Aug. 28 (Bloomberg) -- Retail gasoline in the U.S. surpassed year-ago levels for a third week as crude futures traded above $95 for the first time in three months.
The national average price for regular gasoline gained 3.2 cents to $3.776 a gallon from a week earlier, the U.S. Energy Information Administration said in a report posted on the agency’s website yesterday. That price was up 4.1 percent from $3.627 a year earlier. The price of diesel fuel at the pump rose to $4.089 a gallon, up 6.3 cents.
U.S. retail gasoline has climbed for eight consecutive weeks, advancing 42 cents a gallon since July 2, as crude prices have risen more than $18 a barrel from this year’s low. Futures rose above $95 a barrel on Aug. 16 for the first time since May 11 and have remained above that threshold on speculation that faster economic growth will boost demand.
“Crude oil prices are driving most of this upward move,” David Hackett, the president of Stillwater Associates in Irvine, California, an independent fuel consultant, said by telephone yesterday. “We probably won’t see any relief for a few weeks until refiners shift to winter-time gasoline production. The rally in crude prices is likely to continue.”
Gasoline rose in all regions of the U.S., with the Rocky Mountain area posting the sharpest increase after rising 4 cents to $3.575 a gallon, the energy agency’s report showed.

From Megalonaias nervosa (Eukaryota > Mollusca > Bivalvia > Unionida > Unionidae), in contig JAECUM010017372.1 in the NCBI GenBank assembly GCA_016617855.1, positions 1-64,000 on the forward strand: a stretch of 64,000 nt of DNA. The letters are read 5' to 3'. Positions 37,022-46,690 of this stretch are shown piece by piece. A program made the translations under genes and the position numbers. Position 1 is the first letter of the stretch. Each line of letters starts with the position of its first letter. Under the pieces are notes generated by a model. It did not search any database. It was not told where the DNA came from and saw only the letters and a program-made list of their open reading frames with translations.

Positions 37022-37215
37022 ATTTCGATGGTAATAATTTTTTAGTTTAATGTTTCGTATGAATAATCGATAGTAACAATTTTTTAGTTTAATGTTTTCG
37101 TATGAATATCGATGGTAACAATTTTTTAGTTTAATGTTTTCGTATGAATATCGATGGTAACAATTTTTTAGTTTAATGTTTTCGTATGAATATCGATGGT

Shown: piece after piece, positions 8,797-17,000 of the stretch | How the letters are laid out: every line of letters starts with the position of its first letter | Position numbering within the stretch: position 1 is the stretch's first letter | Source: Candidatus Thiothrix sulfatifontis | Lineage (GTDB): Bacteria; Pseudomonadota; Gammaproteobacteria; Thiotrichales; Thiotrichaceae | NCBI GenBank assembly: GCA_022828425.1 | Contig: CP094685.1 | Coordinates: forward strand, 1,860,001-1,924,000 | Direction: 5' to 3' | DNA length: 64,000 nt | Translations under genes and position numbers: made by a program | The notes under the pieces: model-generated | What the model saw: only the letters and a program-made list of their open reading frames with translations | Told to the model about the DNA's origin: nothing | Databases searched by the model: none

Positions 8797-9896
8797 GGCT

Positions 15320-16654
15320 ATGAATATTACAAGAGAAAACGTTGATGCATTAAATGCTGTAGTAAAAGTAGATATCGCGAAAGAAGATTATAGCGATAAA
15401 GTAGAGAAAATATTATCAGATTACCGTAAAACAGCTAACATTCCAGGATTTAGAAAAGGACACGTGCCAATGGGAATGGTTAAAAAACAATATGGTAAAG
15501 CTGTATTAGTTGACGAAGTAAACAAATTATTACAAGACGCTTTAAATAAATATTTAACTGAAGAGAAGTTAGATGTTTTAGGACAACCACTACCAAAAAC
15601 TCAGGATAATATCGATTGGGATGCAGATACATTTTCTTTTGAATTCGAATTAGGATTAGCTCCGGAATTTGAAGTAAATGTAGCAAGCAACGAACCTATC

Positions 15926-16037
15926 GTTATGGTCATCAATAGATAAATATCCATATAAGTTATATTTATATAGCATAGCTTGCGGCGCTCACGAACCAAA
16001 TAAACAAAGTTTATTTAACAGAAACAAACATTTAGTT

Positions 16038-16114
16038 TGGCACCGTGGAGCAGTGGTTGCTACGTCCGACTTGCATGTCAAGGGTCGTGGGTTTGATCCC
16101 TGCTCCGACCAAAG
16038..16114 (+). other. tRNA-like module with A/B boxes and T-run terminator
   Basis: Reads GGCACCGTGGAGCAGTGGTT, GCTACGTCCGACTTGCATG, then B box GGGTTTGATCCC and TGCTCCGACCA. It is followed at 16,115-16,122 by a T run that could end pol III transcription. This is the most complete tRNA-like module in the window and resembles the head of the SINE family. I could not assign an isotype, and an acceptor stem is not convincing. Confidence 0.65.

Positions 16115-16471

“The fact that all areas are moving in the same direction is another indicator that this is being driven by crude prices and not by local market conditions,” Hackett said.
Oil for October delivery fell 68 cents, or 0.7 percent, to settle at $95.47 a barrel on the New York Mercantile Exchange yesterday, up from this year’s low of $77.28 on June 28. Nymex gasoline futures rose 7.68 cents, or 2.5 percent, to $3.1548 a gallon yesterday.
Motor-gasoline inventories fell by 962,000 barrels, or 0.5 percent, to 202.7 million in the week ended Aug. 17, the Energy Department said Aug. 22. They probably fell another 1.4 million barrels in the seven days ended Aug. 24, according to the median estimate of 11 analysts surveyed by Bloomberg before an Energy Department report tomorrow.
Crude-oil supplies slipped 5.41 million barrels, or 1.5 percent, to 360.7 million in the week ended Aug. 17, the agency said. They probably fell another 2 million barrels, the Bloomberg survey showed.
The Energy Department conducts a telephone survey of about 800 retail gasoline outlets across the U.S. each Monday to post weekly gasoline prices as of 8 a.m. local time that day.
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